Friday, 11 June 2010
Woman on the Edge of Time
Woman on the edge of time by Marge Piercy (1976)
Parallel universes: universes that are separated from each other by a single quantum event.
Parallel universes exist. This I know because in another world there was once a dinner party. The wood fire warmed the room. From the hooks at the fireplace hung two pots of spicy baingan bharta and palak ka saag. All part of our vegan feast prepared by S. Though he did laugh at the fact that he was cooking Indian food for us.
The giant ficus plant that concealed the bathtub from the rest of the room, every now and then, dropped a yellowed leaf. We sat around the wooden dining table, eating, drinking and talking. Roaming from the coast of Brittany to the mountain villages of Uttarakhand. Then M said, “Lets play a game. One by one we shall talk about a book we have recently read or are presently reading.” And we said how does the game go. And she said, “That’s it. We talk about the book we have read or are reading.” And everyone laughed. But what a game it was! What a treasure it revealed.
This could have been another one of those stories that I conjure out of nothing. However, I have that book in my hands. So it was real. But that dinner party appears to exist in a time and age far removed from present reality. So, did it really happen? Or, was it just a dream? Well it was simply an excursion into another world.
Woman on the Edge of Time also deals with such an excursion. Its main character Connie is poor, Hispanic, abused, labeled a sociopath and incarcerated in a mental asylum. But she is “receptive” to Luciente and the people of Mattapoisett living in 2137. People from a future world that would cease to exist if Connie isn’t able to change things in her present. Connie’s struggle to not get forced into a brain control operation mirrors the struggle that every human, with varying intensity, undertakes. The struggle against oppression. The struggle for beauty and truth. The struggle to exist. And that is what the story is about.
How one reads the story and what one takes away from this book depends largely on what one believes: on one’s ideological position. For this book challenges ideas regarding gender roles, racism, imperialism, consumerism, science and technology, and environment degradation. Is Connie insane or a victim of gender, ethnicity and economic disparity? How does one even define sanity? Can we truly have a society where everyone is equal no matter what gender, ethnicity or class? What would that mean for the one thing that sets women apart from men: childbearing? Is more science and more technology really our hope for salvation? At a more simplistically level, is all scientific research really guided by idealism? Is the agrarian, communal, gender neutral life of Mattapoisett the utopian just and equitable world we yearn for? Or is the totalitarian dystopia, the alternate that Mattapoisett is at war with, and Connie accidentally stumbles upon, our future reality?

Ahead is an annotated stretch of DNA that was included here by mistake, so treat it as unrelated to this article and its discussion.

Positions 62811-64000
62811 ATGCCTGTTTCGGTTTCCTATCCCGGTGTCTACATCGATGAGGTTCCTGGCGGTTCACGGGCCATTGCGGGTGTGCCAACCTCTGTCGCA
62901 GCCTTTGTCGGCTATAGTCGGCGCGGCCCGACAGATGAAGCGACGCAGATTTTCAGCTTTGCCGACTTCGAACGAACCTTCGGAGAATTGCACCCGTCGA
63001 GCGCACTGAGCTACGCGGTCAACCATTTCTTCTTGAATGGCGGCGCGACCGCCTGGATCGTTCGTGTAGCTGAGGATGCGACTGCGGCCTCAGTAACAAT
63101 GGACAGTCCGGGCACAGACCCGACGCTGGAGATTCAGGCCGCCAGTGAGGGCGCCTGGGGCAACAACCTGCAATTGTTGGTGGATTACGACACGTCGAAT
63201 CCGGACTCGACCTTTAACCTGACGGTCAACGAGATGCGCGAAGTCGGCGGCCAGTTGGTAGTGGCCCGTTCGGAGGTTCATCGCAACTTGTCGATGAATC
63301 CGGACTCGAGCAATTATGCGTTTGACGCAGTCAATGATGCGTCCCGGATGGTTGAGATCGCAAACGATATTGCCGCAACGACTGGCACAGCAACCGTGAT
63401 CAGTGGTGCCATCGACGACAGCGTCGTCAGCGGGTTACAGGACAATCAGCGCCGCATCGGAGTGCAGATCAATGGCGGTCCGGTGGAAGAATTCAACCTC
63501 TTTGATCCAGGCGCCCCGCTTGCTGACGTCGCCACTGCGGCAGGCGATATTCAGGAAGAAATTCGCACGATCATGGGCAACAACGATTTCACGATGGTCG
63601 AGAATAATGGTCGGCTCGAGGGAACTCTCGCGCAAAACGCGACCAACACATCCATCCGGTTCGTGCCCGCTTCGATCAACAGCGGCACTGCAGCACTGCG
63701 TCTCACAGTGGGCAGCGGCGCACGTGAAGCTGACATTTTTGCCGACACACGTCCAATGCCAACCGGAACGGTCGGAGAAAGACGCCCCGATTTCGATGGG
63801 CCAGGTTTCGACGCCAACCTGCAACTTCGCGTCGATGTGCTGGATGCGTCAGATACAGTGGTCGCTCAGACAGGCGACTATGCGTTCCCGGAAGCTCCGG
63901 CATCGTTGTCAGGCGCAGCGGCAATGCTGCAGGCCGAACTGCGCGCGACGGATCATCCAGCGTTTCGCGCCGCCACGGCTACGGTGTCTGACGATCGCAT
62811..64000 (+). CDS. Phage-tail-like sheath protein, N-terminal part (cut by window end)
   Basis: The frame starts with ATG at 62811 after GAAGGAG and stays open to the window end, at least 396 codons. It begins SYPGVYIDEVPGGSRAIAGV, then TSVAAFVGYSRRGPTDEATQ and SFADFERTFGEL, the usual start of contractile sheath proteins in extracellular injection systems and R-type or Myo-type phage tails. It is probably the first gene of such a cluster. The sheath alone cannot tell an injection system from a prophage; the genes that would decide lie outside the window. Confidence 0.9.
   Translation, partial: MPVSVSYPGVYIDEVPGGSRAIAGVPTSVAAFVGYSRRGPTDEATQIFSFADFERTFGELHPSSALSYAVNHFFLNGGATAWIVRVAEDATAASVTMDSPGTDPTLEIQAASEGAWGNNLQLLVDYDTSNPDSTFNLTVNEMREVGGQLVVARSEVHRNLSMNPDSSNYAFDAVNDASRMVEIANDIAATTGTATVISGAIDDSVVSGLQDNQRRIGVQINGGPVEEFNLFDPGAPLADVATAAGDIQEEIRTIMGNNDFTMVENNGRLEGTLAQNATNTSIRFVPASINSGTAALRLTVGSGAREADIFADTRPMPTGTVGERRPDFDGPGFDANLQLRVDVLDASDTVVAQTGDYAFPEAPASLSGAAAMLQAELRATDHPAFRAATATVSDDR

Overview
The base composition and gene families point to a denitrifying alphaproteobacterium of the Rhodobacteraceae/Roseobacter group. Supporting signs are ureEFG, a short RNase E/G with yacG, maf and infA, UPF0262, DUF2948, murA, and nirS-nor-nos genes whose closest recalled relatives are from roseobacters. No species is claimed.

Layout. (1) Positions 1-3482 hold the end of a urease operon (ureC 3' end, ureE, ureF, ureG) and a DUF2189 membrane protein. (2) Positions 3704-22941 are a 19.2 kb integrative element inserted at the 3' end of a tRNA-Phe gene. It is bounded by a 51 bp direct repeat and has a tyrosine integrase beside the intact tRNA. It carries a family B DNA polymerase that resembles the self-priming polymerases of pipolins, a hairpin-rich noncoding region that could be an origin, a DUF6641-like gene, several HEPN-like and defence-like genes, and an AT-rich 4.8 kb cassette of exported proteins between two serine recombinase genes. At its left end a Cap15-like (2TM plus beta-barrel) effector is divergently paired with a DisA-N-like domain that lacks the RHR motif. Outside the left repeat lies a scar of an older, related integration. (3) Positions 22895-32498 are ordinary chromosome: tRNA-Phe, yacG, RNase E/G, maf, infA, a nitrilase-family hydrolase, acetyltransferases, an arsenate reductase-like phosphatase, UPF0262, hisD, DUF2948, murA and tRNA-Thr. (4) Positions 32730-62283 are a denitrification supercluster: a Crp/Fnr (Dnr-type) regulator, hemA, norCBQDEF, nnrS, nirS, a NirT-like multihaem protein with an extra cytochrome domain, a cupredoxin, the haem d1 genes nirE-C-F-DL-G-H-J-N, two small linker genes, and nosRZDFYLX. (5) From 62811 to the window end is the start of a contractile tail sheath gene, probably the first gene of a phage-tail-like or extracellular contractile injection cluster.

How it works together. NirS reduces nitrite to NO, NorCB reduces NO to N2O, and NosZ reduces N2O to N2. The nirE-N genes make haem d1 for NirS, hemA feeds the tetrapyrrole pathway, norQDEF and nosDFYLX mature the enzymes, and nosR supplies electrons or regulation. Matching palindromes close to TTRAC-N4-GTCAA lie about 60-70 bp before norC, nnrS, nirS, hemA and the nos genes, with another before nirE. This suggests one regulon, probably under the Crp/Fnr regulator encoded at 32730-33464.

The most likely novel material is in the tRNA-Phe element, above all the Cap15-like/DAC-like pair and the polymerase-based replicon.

“We can only know what we can truly imagine. Finally what we see comes from ourselves.” *
It is often said that another world is possible. And it is often found that those who utter these words do so because they clearly see all the injustices that persist in our world. They see and feel them so clearly that in some other world they, immobilized by grief, horror and lack of faith in humans, would accept things without questioning. But instead they are often the most hopeful people. They think that change will come because they believe in the essential goodness of humans. And even if they fail, in the end they triumph simply because they tried. But above all they are truly happy. This I know because in another world I had dinner with them.
*Luciente to Connie in Woman on the Edge of Time.
(Afterthought on books: part 14)